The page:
In Himachal Pradesh, as well as in most places of India, mushrooms are largely seen as the food of the privileged. Even hotels and restaurants mushroom is used sparingly and if one travels to smaller towns, especially in restaurants where customers are from lower income group, the menu doesn’t include mushroom. In fact Gucchii -- one of the rarest varieties of mushroom - was found only in the forests of Himachal Pradesh. But it’s high cost kept it out of reach of people with modest income.
So mushroom has been a costly delicacy and a status symbol.
However, in and Solan this is set to become a thing of past as hundreds of farmers are now growing mushroom. So, the once-coveted edible fungi is fast becoming everybody’s food, reaching the plates of common consumers. There are about 806 mushroom farms right now in Solan – the reason why in 1997 it was named ‘Mushroom City of India’.
Popularity of mushroom farming is also becoming a great alternative livelihood for thousands of unemployed and poor of the farming communities. In fact 69% of the state’s total workforce is employed in the farming its allied sectors including mushroom cultivation.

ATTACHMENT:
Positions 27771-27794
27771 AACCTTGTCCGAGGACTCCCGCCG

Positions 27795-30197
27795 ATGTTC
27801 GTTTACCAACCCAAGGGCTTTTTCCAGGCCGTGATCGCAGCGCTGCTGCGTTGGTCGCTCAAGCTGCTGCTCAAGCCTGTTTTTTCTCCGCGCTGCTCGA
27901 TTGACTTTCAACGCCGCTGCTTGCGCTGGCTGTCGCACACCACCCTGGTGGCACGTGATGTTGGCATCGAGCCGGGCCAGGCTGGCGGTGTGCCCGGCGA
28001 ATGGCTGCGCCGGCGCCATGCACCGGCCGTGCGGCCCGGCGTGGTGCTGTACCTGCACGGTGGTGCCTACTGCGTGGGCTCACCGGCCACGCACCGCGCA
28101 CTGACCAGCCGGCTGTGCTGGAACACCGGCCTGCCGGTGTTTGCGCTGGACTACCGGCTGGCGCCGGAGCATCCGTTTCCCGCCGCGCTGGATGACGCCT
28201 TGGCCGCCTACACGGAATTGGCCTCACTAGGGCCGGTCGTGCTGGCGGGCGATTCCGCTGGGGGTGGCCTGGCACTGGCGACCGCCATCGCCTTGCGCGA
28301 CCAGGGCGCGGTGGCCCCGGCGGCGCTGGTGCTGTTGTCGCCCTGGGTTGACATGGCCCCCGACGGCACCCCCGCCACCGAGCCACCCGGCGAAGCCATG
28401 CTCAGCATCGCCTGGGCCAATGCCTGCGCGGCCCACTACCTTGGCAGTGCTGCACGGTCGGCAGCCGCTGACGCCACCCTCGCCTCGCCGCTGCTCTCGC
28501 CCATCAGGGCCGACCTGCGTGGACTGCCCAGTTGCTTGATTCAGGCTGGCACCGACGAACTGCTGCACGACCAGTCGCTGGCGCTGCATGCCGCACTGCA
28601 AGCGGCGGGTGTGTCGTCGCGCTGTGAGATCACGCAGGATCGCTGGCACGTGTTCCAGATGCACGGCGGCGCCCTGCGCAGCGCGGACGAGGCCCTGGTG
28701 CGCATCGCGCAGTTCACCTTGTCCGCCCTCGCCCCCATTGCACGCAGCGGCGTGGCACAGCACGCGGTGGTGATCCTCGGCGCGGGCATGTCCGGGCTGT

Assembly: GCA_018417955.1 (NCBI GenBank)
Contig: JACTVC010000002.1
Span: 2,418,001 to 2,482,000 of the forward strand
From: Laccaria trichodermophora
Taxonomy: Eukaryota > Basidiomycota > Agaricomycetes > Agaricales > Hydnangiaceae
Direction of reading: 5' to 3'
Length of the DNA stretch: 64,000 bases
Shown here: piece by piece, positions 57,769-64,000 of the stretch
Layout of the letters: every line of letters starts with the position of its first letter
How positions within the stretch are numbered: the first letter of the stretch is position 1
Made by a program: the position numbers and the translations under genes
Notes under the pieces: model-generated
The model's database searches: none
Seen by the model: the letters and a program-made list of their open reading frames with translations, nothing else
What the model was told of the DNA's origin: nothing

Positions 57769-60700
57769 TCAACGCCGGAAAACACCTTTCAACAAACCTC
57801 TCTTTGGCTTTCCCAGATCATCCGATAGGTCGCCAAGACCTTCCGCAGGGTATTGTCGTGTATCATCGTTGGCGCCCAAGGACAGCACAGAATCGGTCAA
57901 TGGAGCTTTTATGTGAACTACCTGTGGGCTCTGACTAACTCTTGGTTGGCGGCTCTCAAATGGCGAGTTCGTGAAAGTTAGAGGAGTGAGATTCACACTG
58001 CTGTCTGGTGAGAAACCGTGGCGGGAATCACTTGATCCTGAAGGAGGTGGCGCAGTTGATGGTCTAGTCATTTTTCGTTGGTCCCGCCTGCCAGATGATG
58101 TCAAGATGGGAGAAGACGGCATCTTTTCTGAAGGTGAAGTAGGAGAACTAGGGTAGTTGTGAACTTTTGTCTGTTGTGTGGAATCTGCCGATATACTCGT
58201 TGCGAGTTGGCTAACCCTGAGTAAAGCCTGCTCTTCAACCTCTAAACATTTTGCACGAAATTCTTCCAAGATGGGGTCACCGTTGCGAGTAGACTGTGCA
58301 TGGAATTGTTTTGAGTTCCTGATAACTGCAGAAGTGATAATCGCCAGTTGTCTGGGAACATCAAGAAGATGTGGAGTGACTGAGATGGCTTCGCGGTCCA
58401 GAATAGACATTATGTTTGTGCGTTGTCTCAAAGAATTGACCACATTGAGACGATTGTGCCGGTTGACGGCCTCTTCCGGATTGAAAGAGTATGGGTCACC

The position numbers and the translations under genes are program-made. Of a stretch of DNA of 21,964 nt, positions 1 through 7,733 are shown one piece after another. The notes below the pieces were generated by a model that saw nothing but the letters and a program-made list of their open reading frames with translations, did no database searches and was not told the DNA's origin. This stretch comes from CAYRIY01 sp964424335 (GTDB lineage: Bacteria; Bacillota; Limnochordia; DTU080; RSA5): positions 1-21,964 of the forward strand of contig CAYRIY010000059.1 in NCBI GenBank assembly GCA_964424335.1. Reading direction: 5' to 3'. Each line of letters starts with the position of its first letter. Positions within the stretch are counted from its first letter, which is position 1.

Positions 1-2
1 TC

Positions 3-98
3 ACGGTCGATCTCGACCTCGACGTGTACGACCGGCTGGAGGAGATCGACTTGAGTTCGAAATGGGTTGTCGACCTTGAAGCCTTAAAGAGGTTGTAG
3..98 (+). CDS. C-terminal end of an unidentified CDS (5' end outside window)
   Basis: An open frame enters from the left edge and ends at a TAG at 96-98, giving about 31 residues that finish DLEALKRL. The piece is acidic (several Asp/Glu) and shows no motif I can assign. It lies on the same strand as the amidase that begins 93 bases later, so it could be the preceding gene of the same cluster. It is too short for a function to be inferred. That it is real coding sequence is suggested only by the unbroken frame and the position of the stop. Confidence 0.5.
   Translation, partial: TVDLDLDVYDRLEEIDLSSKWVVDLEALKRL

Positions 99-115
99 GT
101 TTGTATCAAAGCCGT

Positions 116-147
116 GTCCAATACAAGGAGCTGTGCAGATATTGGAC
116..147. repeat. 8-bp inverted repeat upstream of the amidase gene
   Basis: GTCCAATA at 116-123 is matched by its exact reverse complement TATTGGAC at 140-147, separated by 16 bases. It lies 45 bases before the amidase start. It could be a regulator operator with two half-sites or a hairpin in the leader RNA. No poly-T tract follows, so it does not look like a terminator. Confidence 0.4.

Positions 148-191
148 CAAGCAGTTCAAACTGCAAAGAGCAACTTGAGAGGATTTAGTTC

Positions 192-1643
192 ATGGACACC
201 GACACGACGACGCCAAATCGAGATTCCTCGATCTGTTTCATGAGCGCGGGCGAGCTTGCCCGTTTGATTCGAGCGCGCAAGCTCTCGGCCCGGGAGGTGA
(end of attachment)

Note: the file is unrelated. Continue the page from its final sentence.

Government records state that mushroom cultivation was introduced to local farmers who lost large amount of money on apple orchards, because of diseases of apples and poor weather. Since most of the farmers own only tiny plots of land, covering the loss on apple crop failure is difficult for them. So growing mushroom has become a popular means of livelihood for these small, marginal farmers, as well as agricultural labourers.
Pratibha Rolta says that government is actively promoting mushroom cultivation, providing seeds and technical assistance. As a result, in Solan farm labourers now have a chance to be financially independent by becoming mushroom farmer themselves, instead of putting hard labour on apple orchard for marginal wages.
To watch more videos of Pratibha on Solan’s gender, economy, health, art and culture, click here.
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